And in all these TCPA cases there’s this underlying thought that Congress has passed the statute, and therefore they’re identifying a concrete injury that has occurred to the person. So, with regard to that, I decided that I should look at the Telephone Consumer Protection Act to see if this is the type of case that Congress was trying to protect people against. And here, it seems to be admitted by Mr. Marcus that there was only one telephone call, and it lasted — I believe it was a minute and a few seconds. And, at any rate, when Congress was enacting the Telephone Consumer Protection Act, it had four purposes: (1) minimizing random solicitation calls which tied up private and business phone lines and fax machines; (2) the prevention of annoying and repeated telemarketing calls and blast faxes, amounting to invasion of privacy; (3) elimination of the imposition of non-consensual calls to recipients of calls and faxes who have no prior relationship with the advertiser; (4) debt collection and creditor calls initially were not considered to fall within the ambit of the TCPA, which was directed to advertisers and solicitors. So, that’s another purpose I take it.
But generally, if you look at those purposes, when it says “tied up private and business phones,” this means if the phone is tied up, and that is usually not the case on a one-minute call.
Secondly, the prevention of annoying and repeated telemarketing calls, seems to require that there needs to be some type of pattern or repeatedness to the telephone calls, so that does not mean once; there’s three, five, seven, something like that. We’ve all been subject to those calls once or twice in our past. It’s those types of telephone call patterns that Congress was looking at.
The elimination of nonconsensual calls to recipients — and it’s in the plural there — of the calls and faxes, who had no prior relationship; so that seems to indicate that Congress was thinking about more than one call.”
And then it gets into the debt collectors and creditor callers.
So generally, when you look at concreteness – and concreteness, as I had indicated, that is, it must actually exist; we have used the word concrete, we have meant to convey the usual meaning of the term — real and not abstract. And this one-minute call — and I know plaintiff talks about the loss of battery power and things of that nature; but that seems de minimus to me.
Paragraph 18 of the complaint says: On or about July 28th, 2015, plaintiff received a telephone call on her cellular phone. And that’s really the full explanation. There’s no pattern related to it, there’s no repeatedness, there’s no annoying — it wasn’t really that annoying. Paragraph 20 does say there was a prerecorded message, and it was followed by a six-second pause and lasted one minute and two seconds in total. So, it doesn’t seem as if it’s a significant period of time, and it doesn’t seem to be annoying in the sense that I think of that word.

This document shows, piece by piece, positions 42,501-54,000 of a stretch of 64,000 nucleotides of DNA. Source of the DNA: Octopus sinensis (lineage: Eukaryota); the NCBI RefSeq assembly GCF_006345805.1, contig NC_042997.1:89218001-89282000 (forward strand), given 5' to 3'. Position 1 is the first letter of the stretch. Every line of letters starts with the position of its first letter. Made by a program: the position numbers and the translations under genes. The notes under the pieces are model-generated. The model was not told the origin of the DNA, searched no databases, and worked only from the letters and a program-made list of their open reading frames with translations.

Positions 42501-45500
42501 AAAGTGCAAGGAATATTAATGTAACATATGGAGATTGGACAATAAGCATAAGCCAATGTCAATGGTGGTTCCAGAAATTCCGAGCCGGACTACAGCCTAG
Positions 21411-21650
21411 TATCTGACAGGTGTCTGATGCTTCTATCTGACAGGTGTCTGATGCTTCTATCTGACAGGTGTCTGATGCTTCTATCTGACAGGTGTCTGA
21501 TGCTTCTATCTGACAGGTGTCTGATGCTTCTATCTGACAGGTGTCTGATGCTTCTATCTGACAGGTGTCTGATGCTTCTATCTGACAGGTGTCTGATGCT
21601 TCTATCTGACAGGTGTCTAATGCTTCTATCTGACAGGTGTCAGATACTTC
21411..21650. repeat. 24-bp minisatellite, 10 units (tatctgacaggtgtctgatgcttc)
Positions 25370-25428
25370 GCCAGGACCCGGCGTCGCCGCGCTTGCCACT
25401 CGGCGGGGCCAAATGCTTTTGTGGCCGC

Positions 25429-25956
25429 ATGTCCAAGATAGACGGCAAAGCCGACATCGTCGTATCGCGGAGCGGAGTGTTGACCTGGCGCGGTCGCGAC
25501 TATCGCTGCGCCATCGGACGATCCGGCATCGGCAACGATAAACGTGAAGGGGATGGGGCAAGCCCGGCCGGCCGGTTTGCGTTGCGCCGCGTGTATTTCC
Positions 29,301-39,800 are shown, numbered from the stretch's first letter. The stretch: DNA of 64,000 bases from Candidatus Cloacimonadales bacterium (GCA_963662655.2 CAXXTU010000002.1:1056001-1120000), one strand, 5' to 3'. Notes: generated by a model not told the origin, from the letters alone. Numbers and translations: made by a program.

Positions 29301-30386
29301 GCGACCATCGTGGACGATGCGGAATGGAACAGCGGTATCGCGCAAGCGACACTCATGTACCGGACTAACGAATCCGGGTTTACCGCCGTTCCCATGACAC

So, with regard to the Spokeo case, it’s my view that, as explained by Judge Alito in that case, the concreteness is not really set forth within the complaint. Any injury seems to be rather abstract; a loss of some de minimus battery power over a minute, doesn’t seem to be significant in my mind.
Okay. So for those reasons, the defendant’s motion to dismiss is granted. Mr. Marcus (Plaintiff’s Attorney) had indicated that he was stipulating that there was only one call, so I don’t see how I can allow an amendment at this point, because it would be futile based on the rationale that I had decided. So, thank you for coming in.”
This is a positive outcome for defense of TCPA cases. It is an interesting discussion by Judge Sheridan on the congressional thought process on the intended purpose of the TCPA – to prevent annoying and multiple calls. We will see whether other courts follow this logic.
There was a second argument raised by Defendants in their motion to dismiss. They argued that they had made an Offer of Judgment that fit the parameters discussed in the recent Supreme Court case of Campbell-Ewald v. Gomez (136 S. Ct. 663, 2016). However, since the Judge had already dismissed the case for lack of standing, that argument was deemed moot and not addressed by the court.
Joshua S. Bauchner of the law firm of Ansell Grimm & Aaron, P.C. represented the Defendant in this matter. insideARM contacted Mr. Bauchner for his thoughts on the case and Judge Sheridan’s decision. Mr. Bauchner commented,
“The case marks one of the first applications in the nation of the Supreme Court’s guidance in Spokeo to dismiss a putative class action and serves as a deterrent to curtail frivolous TCPA cases whose only purpose is to extort a settlement from defendants who otherwise face severe statutory penalties. As Judge Sheridan concluded, a single, unanswered call sent to voicemail does not rise to the level of ‘annoying and repeated’ calls constituting an ‘invasion of privacy’ which Congress sought to prohibit.”